Will Australian property prices continue to rise?


Proeprty prices in Australia rose by 175% over the 17 years from 1990 to 2007. And despite a small wobble during the GFC, they have since climbed by a further 60% to leave them 350% higher than in 1990.

Will our property bull market continue to surge?

Peter Koulizos

will property prices continue to rise

Property lecturer and author of Top Australian Suburbs and Property vs Shares

There are two main reasons I am confident property prices will continue to rise.

First, when I am forecasting, I look at what has happened in the past. In the modern history of Australian residential property, there has never been a national crash. Sure, some sections of the market have succumbed to price drops, but never has there been a national residential property crash.

Apartments have had their fair share of ups and downs (more down than up) but your typical suburban home has continued to be a safe and secure investment.

Second, if you recall your basic economics, price is a function of demand and supply. According to some property groups, there is a shortage of houses. However, what is of more importance is the demand.

Providing Australians continue to pursue the dream of owning their own home, the banks are willing to lend money to buyers and we can afford to pay back the banks, property prices will continue to rise.

"By how much?" I hear you ask. This is a tough question as the level of price increases depends on many factors. However, I am confident that prices will be higher this time next year, and the year after that, and the year after that. National prices should rise by at least 50% in the next 10 years.

"Where should I buy?" I also hear you ask. This is a much easier question.

In the short term, I wouldn't buy investment property in Sydney or Melbourne as there have been significant price rises recently in both markets. You should consider other locations such as Adelaide or Brisbane, where demand is building. If you are looking to make gains in the long term, you should ensure that you buy the right type of property (established, not new) in the right location (close to the CBD or the water). Property prices will fall? Tell 'em they're dreaming!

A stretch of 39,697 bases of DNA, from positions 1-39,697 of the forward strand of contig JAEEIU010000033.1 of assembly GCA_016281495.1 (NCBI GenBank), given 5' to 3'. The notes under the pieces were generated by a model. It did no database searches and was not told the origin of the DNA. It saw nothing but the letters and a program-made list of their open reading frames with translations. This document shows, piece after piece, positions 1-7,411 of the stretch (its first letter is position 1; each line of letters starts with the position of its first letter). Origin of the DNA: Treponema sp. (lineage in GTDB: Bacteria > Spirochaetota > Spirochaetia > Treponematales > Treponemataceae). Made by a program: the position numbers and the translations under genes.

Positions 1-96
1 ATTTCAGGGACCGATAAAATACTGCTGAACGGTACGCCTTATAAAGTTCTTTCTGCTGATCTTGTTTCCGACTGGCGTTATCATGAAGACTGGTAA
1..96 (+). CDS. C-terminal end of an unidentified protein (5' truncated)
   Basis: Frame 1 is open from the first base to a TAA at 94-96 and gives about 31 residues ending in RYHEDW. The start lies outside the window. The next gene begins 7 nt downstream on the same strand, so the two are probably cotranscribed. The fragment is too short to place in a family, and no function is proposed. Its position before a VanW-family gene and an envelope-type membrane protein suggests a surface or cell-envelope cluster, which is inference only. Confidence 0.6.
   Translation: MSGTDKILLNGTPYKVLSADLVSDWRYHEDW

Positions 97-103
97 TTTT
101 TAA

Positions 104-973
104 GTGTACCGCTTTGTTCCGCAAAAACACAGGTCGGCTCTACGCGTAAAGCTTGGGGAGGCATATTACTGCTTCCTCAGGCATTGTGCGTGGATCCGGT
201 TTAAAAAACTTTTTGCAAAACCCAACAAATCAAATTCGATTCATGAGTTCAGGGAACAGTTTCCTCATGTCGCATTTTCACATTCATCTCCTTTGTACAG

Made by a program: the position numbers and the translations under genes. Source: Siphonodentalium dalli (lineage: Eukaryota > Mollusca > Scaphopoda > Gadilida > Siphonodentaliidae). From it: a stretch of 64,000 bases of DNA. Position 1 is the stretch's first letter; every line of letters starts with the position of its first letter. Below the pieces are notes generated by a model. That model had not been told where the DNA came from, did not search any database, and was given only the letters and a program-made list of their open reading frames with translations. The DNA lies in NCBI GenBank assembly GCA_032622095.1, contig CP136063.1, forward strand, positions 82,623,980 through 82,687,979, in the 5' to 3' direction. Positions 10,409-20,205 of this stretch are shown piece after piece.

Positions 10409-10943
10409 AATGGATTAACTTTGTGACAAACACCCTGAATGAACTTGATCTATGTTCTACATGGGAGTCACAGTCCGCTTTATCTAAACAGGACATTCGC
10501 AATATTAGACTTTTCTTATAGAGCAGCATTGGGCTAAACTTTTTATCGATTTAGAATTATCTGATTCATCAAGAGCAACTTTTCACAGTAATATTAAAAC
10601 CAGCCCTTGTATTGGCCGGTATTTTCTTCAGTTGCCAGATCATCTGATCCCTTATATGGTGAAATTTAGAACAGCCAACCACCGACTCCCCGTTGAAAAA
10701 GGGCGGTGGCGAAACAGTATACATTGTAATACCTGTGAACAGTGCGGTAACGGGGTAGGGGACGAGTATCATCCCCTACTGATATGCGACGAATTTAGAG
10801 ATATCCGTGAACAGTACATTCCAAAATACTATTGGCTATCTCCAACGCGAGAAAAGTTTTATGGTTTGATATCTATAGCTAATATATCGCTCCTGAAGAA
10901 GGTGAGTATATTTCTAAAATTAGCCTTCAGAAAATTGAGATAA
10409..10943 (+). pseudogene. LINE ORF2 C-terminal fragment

Chief Australia & New Zealand economist, Capital Economics

A US-style collapse in house prices in Australia is unlikely as lending conditions during the good times have not been as loose as in America and as Australian banks are better placed to cope during the bad times. Even so, after hardly rising at all over the next couple of years, house prices will fall outright in both 2019 and 2020.

The 30% fall in prices in the US during the GFC was a big wake-up call to those who believe that "property will only ever go up". On some measures, the Australian market looks even more vulnerable. The 350% rise in prices since 1990 eclipses the 140% rise in the US before its bubble burst. Relative to incomes, housing in Australia looks as overvalued as it was at the peak in the US.

Thankfully, the extent of the excess in Australia isn't as large because lending standards aren't as loose. Just 9% of loans are being issued to borrowers with a deposit of less than 10% compared with a peak of 29% in the US. And the 2% share of outstanding mortgages that are akin to sub-prime loans is tiny compared with the high of 14% in the US.

But the Australian market is still vulnerable. Given how far prices have risen relative to disposable incomes, some fall appears inevitable. The catalyst will probably be a rise in interest rates, although that won't happen until 2018 at the earliest.

The high level of debt means that repayments are already absorbing a large share of income even though interest rates are at a record low. When rates rise, that burden will grow. The 40% of borrowers with interest-only loans are particularly vulnerable as they have yet to repay any principal.

National house prices are unlikely to rise much over the next few years and, if interest rates rise in 2018, prices may fall by about 10% over 2019 and 2020. That would be a pretty benign result given how far they have risen in recent years.


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